Western Cape housing and land Activists have bemoaned the lack of consultation with those most affected by the housing backlog in the province. Hundreds of members from various organisations demonstrated outside the Cape Town International Convention Centre on Friday, during a Housing Indaba hosted by the City of Cape Town.
IN a statement released by the Westerrn Cape government on Sunday, several stakeholders from all three spheres of government were present including the Social Housing Regulatory Authority (SHRA), Social Housing Institutions (SHI’s), the Centre for Affordable Housing Finance, the Western Cape Property Development Forum, the Banking Association of South Africa (BASA), the International Housing Solution and the International Housing Solution.
Demonstrators criticized the prioritizing of the private sector when it comes to affordable housing.
Among the organizations present include Ndifuna Ukwazi. The group said in a statement that despite both Cape Town Mayor Geordin Hill-Lewis and Western Cape Premier Alan Winde being present at the Indaba, the City of Cape Town Mayoral Committee Member for Human Settlements Malusi Booi and National Minister for Human Settlements Mmamoloko Kubayi were sent to address the protesting crowds.
According to the group, the most pertinent call from communities is improved public-private partnerships, where accountability and decision making are ensured:
“As Ndifuna Ukwazi we were granted access to the Affordable Housing Indaba, but as a resourced support organisation we cannot speak for those most directly affected by the state’s failure to address Cape Town’s affordable housing crisis. Communities and social movements like Reclaim the City have vocally called for the release of well-located public land and development of dignified, affordable housing for years, yet they were not drawn into the event,” read the statement.
“The fundamental call from communities was for greater inclusion in the decision-making processes around the release of land and development of affordable housing. Though a wide range of roleplayers were present (including private property developers, social housing institutions (SHIs) and micro-developers), those who have the greatest possible stake in seeing affordable housing developed were not included.”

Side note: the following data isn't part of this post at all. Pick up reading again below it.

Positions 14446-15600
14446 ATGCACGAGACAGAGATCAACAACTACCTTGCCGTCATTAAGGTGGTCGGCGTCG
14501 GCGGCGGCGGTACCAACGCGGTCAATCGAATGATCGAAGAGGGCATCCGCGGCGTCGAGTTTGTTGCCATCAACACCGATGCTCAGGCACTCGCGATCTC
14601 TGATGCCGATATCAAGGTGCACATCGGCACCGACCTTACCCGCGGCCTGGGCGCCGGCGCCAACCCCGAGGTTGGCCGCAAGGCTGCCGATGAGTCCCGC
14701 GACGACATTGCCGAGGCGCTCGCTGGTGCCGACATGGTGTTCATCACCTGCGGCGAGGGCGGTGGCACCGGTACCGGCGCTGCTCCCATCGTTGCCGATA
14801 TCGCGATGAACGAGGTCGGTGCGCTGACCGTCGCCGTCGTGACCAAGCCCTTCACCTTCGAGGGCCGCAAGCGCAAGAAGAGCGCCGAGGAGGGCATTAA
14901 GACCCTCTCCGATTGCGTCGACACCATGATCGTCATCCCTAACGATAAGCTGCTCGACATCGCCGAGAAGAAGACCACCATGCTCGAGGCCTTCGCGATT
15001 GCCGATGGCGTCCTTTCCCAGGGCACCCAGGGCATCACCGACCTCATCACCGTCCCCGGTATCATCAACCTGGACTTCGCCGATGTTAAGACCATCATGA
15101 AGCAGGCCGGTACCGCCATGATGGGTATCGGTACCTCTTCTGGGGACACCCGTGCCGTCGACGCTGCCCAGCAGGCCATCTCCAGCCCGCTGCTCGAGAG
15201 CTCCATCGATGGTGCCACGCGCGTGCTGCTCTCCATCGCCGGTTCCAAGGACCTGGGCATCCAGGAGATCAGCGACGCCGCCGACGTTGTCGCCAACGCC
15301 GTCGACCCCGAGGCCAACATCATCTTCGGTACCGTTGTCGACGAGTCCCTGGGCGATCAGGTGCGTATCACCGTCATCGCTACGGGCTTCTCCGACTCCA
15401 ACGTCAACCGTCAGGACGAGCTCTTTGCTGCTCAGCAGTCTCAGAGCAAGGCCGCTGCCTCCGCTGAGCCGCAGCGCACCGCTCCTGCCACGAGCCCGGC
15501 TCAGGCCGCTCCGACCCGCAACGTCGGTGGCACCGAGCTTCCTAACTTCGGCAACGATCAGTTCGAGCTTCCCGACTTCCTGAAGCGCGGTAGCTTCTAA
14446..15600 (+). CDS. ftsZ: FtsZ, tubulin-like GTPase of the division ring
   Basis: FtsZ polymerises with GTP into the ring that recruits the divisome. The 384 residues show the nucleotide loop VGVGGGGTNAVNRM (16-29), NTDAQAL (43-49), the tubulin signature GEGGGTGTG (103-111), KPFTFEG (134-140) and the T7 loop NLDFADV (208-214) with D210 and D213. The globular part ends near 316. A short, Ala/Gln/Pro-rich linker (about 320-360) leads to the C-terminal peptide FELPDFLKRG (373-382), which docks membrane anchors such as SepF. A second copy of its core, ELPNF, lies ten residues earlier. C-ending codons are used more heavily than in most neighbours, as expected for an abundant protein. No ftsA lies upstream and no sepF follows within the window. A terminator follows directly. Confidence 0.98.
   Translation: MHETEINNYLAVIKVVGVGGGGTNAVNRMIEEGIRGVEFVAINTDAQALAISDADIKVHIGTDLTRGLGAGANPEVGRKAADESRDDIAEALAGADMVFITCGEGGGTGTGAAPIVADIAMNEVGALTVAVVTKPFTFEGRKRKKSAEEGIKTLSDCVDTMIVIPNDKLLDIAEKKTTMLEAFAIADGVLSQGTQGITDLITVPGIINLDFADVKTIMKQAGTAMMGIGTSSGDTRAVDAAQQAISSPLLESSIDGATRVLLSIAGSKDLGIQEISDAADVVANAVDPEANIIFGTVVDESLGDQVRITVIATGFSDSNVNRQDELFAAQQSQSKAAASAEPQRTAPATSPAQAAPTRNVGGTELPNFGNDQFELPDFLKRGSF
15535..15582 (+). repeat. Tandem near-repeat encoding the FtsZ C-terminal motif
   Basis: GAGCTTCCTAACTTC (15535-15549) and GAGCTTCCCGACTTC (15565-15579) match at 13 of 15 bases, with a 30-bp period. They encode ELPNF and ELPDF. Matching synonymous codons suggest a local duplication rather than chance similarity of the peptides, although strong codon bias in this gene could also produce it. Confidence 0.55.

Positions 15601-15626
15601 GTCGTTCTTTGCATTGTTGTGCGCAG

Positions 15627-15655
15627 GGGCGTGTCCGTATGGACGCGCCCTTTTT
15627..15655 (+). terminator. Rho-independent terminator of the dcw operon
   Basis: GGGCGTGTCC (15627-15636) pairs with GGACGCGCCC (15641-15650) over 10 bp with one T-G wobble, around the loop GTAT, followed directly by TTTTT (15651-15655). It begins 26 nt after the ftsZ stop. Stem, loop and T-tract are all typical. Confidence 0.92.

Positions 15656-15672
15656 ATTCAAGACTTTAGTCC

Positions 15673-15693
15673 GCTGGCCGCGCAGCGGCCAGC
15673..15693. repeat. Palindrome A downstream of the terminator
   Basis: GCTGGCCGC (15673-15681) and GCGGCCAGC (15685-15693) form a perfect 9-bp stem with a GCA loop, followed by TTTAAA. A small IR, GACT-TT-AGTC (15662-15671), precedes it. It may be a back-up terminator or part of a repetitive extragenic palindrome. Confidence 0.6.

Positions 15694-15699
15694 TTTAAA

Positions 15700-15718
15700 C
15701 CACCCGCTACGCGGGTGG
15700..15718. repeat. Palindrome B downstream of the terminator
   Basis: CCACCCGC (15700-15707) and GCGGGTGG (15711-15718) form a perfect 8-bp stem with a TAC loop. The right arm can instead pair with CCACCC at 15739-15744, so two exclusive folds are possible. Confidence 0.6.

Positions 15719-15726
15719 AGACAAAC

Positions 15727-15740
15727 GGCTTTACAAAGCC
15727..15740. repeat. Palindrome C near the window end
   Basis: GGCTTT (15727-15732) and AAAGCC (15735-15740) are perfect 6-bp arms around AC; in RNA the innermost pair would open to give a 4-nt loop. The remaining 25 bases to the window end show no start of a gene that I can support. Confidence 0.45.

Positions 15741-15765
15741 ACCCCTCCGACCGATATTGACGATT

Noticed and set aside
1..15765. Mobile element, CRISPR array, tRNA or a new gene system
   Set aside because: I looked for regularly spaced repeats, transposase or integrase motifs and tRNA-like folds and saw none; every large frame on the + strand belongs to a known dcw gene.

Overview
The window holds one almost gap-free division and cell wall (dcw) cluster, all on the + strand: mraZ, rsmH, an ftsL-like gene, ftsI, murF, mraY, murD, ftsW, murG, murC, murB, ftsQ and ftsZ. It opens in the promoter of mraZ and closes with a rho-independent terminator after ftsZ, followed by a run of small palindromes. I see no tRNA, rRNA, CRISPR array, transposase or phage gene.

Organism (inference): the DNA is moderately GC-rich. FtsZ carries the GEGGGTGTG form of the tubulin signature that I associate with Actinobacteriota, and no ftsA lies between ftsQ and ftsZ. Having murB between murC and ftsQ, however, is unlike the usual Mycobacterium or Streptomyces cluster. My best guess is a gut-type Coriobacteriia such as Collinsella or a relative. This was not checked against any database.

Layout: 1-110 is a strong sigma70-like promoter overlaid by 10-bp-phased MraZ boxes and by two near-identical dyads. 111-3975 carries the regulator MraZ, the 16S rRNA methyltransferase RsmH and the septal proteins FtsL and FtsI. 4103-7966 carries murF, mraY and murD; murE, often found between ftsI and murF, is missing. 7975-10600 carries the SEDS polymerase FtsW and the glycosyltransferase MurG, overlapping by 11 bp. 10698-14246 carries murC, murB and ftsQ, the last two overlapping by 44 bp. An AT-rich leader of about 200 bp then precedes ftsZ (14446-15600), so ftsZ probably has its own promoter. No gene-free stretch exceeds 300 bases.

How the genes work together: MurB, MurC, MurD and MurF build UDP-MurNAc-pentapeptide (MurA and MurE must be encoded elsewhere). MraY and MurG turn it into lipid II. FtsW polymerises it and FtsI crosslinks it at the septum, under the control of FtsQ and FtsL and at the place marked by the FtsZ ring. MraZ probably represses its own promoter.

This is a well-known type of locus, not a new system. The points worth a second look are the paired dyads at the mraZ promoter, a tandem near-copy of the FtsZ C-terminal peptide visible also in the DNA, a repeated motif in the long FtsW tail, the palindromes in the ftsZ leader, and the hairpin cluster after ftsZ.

Apart from insufficient engagement, activists cited restrictive by-laws including the Unlawful Occupation By-Law and Streets, Public Places and Noise Nuisances By-Law to harass. These have been at the heart of contention and faced legal action.
The Western Cape is home to an intense housing backlog of an estimated half a million beneficiaries. On the heels of a tough economic climate as a result of the Covid-19 restrictions, there has been an increase in informal settlements.
In a statement embargoed for release the morning of the Indaba, Reclaim the City said it represents the need of communities including: Covid-19, Island, Wetlands, Delft, Backstage, Philippi, Kraaifontein, New Rest, Sibanye, Nqentsu, Makhaza Phakathi, Sanitaza, eButsheni, Vukiland, Azania, BM Section, RR, Siyakhana, Noxolo Xawuka, eThembeni, Ntuthu from Khayelitsha and Reclaim the City from Woodstock and Sea Point.
“We are a collective of people from across the City of Cape Town who have occupied land or buildings as a result of the state’s failure to provide dignified affordable housing to residents. As individuals we made the decision to occupy because we urgently needed shelter and access to urban land close to work opportunities, social amenities, healthcare and more. We are not criminals; we are families who need homes. The need for affordable housing has been even more urgent since Covid-19 and we refuse to be treated as criminals rather than collaborators in the response to this crisis.”
“We are here today because we all have issues with the City of Cape Town’s provision of affordable housing and feel the effects of spatial apartheid. While our communities are affected in different ways, we stand together in solidarity today to demand dignified housing solutions for all, against the race and class divisions created in the city.”
Under the banners of “dignified affordable housing for all” and “Spatial justice now”, Reclaim the City warned government and the City prior to the Indaba, that land occupation will increase if their demands are not met:
Meanwhile, announcing the launch of a new program at the Indaba, Cape Town mayor Geordin Hill-Lewis, announced a R17 million allocation to “cut out red tape and fast-track land release in the City’s new draft budget”. The Human Settlements department also lowered the social housing household income qualification criteria recently.
“We expect several well-located properties to be on the City Council agenda in May – encouraging progress on fast-tracking land release. Our commitment is to do more to release state-owned land for the development of well-located affordable housing, close to public transport and economic opportunities. This includes releasing land for social housing projects in the inner-city and well-located nodes elsewhere,’ said the Mayor.
According to Winde, the plan will aid the provincial governments commitment to tackling the housing inefficiencies:
“By addressing apartheid spatial planning in this way, we are further promoting economic growth and job creation through construction and by creating social housing opportunities close to economic hubs where beneficiaries can access work, transport, and schooling opportunities,” said Winde.
According to Simmers, tackling the “approximately 568 000” backlog requires an “innovative and forward-thinking” approach. He further pointed to two additions to the social housing and ‘Help me buy a Home (previously known as FLISP)’. The later seeks to assist nearly 1 4800 people, “which is 578 more potential beneficiaries than last year’s target of 900.”
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